Higher ed still a NeXT priority
Despite NeXT's push to broaden its commercial market, higher-education marketing efforts are still going strong.
by Jonathan Littman
Emerging new commercial markets have caused some observers to question whether NeXT is wavering from its original goal of producing a superior higher-education machine. But educators, NeXT executives, and industry watchers say that the broadening markets are critical to NeXT's continued success in the educational market. And they add that despite naysayers, NeXT's marketing efforts in higher education are stronger than ever.
The numbers bear out those claims. Twenty of the top forty North American NeXT sites are universities, according to a 1992 NeXTWORLD survey that excludes government sites. About one-third of all NeXT machines are installed in universities, according to NeXT. Today, 20 to 25 percent of all new NeXT sales are to higher education.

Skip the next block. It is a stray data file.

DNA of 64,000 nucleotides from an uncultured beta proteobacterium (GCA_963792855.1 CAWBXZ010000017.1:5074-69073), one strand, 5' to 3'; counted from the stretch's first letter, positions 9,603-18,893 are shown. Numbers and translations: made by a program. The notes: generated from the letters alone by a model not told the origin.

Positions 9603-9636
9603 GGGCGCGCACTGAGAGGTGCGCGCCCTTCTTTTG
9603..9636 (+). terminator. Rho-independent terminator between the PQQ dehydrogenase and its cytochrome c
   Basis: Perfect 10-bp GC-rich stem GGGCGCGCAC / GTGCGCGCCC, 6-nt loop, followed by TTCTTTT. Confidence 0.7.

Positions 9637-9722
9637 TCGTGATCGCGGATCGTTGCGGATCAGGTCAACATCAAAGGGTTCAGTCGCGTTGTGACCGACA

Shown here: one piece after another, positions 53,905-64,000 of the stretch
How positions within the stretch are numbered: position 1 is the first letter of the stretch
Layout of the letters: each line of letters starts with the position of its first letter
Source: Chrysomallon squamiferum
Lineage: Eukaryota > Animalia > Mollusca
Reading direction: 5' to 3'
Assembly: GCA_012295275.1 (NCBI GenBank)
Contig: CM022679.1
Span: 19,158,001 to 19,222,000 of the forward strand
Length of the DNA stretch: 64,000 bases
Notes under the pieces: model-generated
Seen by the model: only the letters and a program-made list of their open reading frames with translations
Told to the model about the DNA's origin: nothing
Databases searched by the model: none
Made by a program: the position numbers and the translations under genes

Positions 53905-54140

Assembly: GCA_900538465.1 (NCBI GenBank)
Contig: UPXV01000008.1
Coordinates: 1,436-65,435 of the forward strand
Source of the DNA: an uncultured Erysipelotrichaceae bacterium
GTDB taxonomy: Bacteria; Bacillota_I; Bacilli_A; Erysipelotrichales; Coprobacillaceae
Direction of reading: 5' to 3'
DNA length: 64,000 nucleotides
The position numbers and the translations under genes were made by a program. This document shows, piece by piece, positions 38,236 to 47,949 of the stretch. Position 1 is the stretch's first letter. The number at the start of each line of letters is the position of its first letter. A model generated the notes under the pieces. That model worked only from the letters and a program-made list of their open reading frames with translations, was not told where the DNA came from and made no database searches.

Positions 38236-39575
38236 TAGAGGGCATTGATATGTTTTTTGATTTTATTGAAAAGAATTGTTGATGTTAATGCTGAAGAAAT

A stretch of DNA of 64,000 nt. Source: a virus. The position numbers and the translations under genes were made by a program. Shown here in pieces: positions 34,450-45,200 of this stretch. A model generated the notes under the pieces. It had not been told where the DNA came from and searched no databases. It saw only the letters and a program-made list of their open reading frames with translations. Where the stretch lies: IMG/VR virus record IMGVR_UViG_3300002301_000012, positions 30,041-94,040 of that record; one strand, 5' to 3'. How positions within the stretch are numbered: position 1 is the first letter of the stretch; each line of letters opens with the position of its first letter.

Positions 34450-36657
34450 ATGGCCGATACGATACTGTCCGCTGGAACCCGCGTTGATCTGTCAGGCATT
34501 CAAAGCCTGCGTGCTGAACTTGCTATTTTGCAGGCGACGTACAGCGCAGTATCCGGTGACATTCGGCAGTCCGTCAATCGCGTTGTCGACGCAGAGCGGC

The current ratio is similar to that which Apple and Sun sell to higher education, one that NeXT believes is ideal for seeding the fertile grounds of higher education while maintaining the commercial profit margins necessary to offer deep university discounts.
"The reality of the world today is that higher education can't get our best pricing unless we are successful in selling to other markets," said Ronald Weissman, NeXT's director of strategic marketing. "It's no accident that we were able to get our prices down from $6500 in 1988 to less than $4000 today. We've done it by broadening our markets."
Most educators agree that there are practical advantages in increased commercial sales.
"The more boxes out there, the better," said John Link, professor of art at Western Michigan University. "It just gives us more software to choose from."